Examining the role of acculturation among dually diagnosed Hispanic adolescents

Date of Award




Degree Name

Doctor of Philosophy (Ph.D.)


Counseling Psychology

First Committee Member

Kent F. Burnett - Committee Chair


Drug and alcohol use by adolescents represents one of the nation's most serious public health challenges, with an increasing risk of drug use among Hispanic youth. In addition, a burgeoning Hispanic population in the United States, coupled with the fact that on average Hispanics are younger than other ethnic groups in this country, indicates that a severe drug use problem may emerge among Hispanic youth in the near future. There are important cultural differences that distinguish Hispanics from the dominant European American culture. Thus examining cultural factors, namely acculturation and differential acculturation, may provide evidence about how to understand and possibly address the drug abuse problem among Hispanics in the United States. Although previous research has focused on the relationships between ethnicity, cultural differences, family functioning and substance abuse in Hispanic adolescents, these studies have not done so with carefully diagnosed and well-characterized comorbid clinical samples. This dissertation examined the relationship between adolescent acculturation and parent-adolescent acculturation differences and adolescent substance use, psychiatric comorbidity, and family functioning among a group of severely impaired, comorbid Hispanic youth referred for residential substance abuse treatment. It was hypothesized that more acculturated Hispanic adolescents and those from families reporting greater differential acculturation would exhibit greater substance use and that greater acculturation would be positively related to externalizing behaviors and disorders. In this secondary analysis of a larger parent study, the results of the multiple regression and logistic regression analyses provide some support for the study hypotheses. Interestingly, some significant relationships were identified in the opposite direction to that hypothesized. It was discovered that with this severely impaired, dually diagnosed clinical sample, Hispanic adolescents not born in the United States (i.e., less acculturated teens), tend to report greater frequency of drug use. With respect to acculturation differences between adolescents and parents, a significant correlation was seen between adolescents born in the United States and parents born outside of the United States and frequency of alcohol use; in families where acculturation differences were more evident, alcohol use by teens was more frequent. This finding is consistent with previous literature. Implications for future research are discussed.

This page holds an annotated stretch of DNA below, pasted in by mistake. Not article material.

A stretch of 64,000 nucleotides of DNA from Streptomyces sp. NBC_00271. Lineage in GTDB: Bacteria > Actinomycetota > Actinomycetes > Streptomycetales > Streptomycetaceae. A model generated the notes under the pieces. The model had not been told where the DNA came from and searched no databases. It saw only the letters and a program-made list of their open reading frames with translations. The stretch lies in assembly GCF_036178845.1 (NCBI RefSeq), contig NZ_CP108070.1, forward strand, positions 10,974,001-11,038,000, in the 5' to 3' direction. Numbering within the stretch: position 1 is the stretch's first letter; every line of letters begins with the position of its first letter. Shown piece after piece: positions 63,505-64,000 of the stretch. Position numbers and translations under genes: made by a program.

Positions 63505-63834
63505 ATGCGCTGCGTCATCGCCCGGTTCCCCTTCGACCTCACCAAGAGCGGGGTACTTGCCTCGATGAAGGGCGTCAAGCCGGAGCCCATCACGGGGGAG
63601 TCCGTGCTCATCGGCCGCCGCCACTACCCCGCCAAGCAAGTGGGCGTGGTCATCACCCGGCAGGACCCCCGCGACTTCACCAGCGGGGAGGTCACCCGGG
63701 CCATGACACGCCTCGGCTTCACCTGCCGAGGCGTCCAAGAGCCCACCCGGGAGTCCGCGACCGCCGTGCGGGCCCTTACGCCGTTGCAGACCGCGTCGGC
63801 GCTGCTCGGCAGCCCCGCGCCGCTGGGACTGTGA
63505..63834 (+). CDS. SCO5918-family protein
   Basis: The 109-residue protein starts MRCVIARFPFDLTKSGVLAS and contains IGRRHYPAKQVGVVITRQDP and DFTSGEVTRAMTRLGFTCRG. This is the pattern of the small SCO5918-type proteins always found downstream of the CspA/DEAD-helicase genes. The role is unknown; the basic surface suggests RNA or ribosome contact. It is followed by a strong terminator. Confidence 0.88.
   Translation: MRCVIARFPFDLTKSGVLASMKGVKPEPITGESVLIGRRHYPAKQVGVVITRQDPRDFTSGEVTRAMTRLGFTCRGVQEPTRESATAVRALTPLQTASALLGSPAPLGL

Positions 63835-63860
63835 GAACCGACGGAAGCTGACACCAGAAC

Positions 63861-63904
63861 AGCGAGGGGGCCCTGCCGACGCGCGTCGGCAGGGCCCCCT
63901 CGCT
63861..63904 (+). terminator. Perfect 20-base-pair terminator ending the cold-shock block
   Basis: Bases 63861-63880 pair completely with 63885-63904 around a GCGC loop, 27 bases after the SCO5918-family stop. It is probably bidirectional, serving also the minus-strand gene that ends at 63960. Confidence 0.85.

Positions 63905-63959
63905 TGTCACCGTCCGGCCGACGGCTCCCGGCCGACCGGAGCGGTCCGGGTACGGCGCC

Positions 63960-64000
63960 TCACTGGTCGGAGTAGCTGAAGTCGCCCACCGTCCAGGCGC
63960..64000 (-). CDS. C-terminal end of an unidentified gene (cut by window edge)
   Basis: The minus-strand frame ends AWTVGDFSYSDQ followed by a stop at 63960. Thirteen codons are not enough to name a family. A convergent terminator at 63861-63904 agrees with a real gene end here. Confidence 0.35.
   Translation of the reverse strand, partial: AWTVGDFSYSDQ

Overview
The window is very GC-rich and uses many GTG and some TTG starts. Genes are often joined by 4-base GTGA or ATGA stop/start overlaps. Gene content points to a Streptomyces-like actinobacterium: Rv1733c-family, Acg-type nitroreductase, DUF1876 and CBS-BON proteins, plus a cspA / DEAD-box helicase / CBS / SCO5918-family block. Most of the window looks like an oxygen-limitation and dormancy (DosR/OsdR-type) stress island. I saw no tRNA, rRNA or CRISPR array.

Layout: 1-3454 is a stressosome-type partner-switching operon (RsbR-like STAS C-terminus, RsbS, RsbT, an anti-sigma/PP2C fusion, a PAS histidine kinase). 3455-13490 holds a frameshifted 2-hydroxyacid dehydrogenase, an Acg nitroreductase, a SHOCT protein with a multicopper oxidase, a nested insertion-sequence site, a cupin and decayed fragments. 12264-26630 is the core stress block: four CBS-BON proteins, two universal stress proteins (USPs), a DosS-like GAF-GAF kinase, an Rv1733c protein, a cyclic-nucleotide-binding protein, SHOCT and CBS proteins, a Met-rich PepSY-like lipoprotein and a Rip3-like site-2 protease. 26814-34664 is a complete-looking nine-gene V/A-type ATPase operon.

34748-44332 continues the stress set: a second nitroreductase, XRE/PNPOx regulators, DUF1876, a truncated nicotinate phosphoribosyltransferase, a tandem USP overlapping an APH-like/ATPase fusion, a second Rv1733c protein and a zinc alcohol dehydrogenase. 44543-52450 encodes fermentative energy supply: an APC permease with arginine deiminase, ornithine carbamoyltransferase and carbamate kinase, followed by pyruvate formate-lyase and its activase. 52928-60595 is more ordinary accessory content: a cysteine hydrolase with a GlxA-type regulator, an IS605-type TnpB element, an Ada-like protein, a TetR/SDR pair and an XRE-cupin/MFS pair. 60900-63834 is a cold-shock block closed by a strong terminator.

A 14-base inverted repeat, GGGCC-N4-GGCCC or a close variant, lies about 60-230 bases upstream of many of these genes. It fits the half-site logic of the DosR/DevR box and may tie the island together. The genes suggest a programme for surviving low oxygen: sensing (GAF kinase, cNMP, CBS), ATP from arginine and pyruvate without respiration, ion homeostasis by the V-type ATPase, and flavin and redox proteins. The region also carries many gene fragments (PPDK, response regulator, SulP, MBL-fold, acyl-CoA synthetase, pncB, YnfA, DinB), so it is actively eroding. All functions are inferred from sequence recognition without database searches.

Psychology, Clinical; Sociology, Ethnic and Racial Studies

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